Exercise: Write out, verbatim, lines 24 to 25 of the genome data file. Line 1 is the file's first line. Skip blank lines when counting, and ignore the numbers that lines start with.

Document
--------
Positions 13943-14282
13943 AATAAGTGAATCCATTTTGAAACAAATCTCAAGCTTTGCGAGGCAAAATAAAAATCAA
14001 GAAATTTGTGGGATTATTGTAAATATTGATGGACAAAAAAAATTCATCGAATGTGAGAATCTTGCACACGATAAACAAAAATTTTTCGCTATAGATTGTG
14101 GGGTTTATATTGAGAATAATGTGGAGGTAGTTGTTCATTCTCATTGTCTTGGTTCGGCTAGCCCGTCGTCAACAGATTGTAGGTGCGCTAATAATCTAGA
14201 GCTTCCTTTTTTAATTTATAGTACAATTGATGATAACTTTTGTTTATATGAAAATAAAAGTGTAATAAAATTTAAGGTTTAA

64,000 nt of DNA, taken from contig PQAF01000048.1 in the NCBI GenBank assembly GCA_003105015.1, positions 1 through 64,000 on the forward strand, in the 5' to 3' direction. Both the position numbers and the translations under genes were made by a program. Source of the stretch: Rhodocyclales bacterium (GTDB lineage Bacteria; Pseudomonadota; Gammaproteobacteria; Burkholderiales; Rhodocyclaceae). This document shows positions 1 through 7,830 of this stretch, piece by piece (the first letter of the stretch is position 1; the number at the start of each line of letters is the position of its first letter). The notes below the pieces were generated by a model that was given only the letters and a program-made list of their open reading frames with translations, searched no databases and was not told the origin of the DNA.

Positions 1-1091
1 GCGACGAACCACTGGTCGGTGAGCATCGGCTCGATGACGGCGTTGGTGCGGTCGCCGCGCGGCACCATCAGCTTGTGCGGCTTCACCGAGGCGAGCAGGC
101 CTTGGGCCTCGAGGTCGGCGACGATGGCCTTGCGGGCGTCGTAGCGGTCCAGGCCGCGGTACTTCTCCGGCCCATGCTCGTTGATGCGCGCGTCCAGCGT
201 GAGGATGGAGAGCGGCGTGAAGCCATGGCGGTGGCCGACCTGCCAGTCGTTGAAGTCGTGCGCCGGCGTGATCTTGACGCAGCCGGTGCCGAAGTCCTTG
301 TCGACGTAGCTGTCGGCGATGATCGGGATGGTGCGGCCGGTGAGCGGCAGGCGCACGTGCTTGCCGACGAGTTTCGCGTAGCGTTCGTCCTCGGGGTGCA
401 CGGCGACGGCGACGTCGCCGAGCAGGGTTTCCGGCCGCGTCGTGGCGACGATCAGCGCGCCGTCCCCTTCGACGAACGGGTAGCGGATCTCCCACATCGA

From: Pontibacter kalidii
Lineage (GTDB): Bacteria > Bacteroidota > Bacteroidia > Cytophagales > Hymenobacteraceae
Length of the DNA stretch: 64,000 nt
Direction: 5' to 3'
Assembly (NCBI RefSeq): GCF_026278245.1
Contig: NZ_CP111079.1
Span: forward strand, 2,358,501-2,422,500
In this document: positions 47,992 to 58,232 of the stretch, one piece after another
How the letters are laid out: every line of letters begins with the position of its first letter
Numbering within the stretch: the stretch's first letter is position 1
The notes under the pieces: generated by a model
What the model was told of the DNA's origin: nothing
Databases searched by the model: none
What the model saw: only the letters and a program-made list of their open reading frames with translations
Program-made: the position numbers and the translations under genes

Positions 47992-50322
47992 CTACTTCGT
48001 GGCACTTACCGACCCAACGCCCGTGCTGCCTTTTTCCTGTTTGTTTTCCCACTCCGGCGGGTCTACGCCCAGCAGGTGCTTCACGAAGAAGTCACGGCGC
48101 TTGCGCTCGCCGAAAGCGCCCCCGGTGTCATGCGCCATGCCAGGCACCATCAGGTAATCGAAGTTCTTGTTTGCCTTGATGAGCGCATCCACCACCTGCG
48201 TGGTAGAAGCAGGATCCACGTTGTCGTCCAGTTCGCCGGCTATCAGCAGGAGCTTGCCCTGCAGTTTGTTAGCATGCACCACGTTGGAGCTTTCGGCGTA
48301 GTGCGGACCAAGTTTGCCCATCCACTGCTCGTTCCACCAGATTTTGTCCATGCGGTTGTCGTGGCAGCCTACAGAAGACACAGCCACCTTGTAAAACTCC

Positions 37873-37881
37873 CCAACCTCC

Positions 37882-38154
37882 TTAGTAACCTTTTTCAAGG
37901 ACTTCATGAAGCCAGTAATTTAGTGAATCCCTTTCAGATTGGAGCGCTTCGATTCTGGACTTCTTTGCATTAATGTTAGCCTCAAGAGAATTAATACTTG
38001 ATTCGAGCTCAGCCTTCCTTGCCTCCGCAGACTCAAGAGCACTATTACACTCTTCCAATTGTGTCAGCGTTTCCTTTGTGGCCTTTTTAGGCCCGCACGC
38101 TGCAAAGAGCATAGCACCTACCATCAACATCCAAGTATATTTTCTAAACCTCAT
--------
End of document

What the model was told of the DNA's origin: nothing
Databases searched by the model: none